Financial commitments to a previous spouse or children from a previous relationship can lead to resentment, bitterness and complicated financial tensions. Unreasonable maintenance demands from an ex-spouse, refusal by an ex-spouse to pay maintenance, or guilt-spending on children from a previous marriage can lead to emotional financial baggage being brought into your new relationship. Having financial commitments to a previous relationship can make it difficult for you and your new partner to move forward financially.
What to do: Managing the financial intricacies of blended families can be emotionally and financially challenging. If you are bringing financial baggage into your new relationship, the onus is on you to be open and honest about the extent of these commitments. Your new partner needs to appreciate your desire to honour those commitments while at the same time feel assured that you are intent on securing a financial future with her.
Outside interference in your financial affairs from in-laws and friends can hinder teamwork and break down trust. Where one partner’s financial decisions are being influenced by interfering family or friends, the other partner is likely to feel angry and betrayed. Likewise, being excluded from major financial decisions, such as purchasing a property or booking an overseas trip, can make a partner feel less than an equal in the relationship.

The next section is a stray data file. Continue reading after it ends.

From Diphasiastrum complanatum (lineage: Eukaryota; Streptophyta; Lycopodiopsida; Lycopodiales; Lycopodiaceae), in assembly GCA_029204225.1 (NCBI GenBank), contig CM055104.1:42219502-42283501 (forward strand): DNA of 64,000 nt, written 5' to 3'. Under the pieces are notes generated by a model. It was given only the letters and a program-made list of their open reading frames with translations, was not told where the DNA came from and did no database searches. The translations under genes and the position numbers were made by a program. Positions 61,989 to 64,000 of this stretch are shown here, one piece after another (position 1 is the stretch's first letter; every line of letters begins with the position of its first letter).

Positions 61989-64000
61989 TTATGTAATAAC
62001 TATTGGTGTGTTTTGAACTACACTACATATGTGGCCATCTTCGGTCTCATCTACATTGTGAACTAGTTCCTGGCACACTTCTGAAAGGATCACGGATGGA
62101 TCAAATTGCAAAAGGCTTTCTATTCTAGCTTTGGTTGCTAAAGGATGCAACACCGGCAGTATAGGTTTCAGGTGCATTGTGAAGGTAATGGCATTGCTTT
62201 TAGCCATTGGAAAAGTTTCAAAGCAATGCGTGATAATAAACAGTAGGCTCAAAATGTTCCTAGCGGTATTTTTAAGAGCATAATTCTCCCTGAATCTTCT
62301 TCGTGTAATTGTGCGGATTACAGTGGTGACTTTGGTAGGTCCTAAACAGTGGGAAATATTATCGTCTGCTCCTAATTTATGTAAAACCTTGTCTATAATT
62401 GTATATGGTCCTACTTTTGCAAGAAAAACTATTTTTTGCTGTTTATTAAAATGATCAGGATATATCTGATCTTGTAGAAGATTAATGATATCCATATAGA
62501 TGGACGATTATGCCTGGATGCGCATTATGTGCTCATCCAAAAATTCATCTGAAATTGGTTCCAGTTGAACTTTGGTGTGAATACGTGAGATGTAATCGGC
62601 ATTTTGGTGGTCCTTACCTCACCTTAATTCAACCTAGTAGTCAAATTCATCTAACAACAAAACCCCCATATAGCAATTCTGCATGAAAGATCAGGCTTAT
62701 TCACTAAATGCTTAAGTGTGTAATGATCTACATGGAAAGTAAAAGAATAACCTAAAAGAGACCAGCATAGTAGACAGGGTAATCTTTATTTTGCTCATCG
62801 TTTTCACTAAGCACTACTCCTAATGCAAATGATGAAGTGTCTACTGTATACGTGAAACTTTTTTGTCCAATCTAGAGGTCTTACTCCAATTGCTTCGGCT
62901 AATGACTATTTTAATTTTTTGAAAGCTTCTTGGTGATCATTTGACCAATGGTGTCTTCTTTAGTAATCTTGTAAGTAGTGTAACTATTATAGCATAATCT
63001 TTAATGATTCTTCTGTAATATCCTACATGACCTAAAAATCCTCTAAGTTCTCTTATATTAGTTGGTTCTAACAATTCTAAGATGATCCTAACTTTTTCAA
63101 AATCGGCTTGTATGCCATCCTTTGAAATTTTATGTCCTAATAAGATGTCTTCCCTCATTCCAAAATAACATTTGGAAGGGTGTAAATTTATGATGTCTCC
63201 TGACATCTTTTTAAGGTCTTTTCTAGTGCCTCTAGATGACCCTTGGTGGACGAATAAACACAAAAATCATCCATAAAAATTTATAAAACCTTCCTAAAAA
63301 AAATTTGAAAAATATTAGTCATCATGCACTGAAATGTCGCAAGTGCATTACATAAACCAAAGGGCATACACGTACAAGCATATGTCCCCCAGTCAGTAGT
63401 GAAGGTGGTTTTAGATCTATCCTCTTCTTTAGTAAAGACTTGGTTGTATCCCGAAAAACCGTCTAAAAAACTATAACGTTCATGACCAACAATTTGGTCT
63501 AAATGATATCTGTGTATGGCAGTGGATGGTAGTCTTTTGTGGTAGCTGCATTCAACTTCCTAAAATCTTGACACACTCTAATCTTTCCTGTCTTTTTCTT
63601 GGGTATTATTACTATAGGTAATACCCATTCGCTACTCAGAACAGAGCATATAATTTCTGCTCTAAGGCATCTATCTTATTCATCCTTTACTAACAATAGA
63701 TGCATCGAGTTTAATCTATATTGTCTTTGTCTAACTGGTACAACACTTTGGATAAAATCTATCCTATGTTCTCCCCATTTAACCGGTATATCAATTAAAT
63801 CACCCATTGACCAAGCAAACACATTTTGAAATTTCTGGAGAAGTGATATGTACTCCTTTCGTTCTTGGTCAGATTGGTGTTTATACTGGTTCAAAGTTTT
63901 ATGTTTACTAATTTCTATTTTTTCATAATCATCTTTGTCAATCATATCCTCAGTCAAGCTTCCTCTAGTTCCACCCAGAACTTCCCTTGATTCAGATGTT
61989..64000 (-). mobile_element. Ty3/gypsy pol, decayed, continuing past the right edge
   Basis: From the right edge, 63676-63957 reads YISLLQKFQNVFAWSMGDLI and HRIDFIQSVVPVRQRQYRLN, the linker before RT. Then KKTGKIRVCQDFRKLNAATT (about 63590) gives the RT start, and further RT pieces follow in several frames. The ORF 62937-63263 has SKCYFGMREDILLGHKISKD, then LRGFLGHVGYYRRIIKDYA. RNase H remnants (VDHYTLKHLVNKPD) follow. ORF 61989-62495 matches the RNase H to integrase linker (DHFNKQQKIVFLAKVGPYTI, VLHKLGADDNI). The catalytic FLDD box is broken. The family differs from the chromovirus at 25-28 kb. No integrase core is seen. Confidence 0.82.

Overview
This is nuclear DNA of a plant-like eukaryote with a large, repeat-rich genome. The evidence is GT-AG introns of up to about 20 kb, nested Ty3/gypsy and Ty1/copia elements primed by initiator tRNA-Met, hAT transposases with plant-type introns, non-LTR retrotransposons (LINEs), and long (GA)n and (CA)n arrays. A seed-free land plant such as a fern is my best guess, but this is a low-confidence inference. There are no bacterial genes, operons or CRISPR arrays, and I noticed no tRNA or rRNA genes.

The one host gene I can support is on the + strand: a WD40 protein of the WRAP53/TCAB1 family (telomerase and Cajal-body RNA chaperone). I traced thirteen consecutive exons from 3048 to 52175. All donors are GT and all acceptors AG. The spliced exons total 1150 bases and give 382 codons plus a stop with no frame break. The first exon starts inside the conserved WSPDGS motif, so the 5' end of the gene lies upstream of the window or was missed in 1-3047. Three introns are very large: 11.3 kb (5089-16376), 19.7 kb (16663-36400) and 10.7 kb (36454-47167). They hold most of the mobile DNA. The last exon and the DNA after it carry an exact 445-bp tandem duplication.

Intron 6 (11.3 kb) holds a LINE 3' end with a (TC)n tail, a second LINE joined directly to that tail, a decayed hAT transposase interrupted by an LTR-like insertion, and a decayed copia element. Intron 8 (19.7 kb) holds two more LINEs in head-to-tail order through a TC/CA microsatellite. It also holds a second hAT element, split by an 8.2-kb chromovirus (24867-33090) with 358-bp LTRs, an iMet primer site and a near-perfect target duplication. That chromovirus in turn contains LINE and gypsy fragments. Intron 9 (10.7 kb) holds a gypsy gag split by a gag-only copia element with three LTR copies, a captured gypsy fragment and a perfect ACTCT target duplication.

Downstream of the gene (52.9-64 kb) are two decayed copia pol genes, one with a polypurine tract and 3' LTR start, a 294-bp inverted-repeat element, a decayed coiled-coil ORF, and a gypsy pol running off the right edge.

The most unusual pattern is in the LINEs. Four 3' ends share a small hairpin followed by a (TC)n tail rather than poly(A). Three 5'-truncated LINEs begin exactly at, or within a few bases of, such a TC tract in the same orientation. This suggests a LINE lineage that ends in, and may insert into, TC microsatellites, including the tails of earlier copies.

What to do: Commit to keeping your joint financial affairs private unless otherwise agreed to by both of you. Disclosing personal financial information to other people is often interpreted as an open invitation to become involved in your affairs.
Being a stay-at-home parent can be tough, especially if you’ve chosen to give up your career and earnings to raise children. Having one spouse working while the other manages the home and raises the children can take enormous adjustment, especially when it comes to finances. Not generating your income and becoming financially dependent on the working spouse can shift the balance of power and lead to resentment on both sides. While the stay-at-home spouse may feel unfulfilled and resentful at being reliant on her spouse for money, the working spouse may feel overburdened, tired and burnt out by work stresses.
What to do: Think very carefully before giving up a career to become a stay-at-home parent. Consider all other options including flexible work hours, reduced hours or working from home, and give thought to other childcare options. Will you be comfortable receiving a monthly ‘allowance’ from your spouse? How will you feel asking for more money if you run out? Will you have money to spend on small luxuries for yourself? What will happen if your relationship fails? How will five years out of your industry affect your future employability?
Joint or separate money management
Choosing whether to manage your money jointly or separately can cause friction, and there is no right or wrong way to go about it. Where one spouse chooses to manage his money separately, the other spouse may feel suspicious and mistrustful. On the other hand, where one partner insists on joint money management, the other partner may feel like she is being monitored and controlled.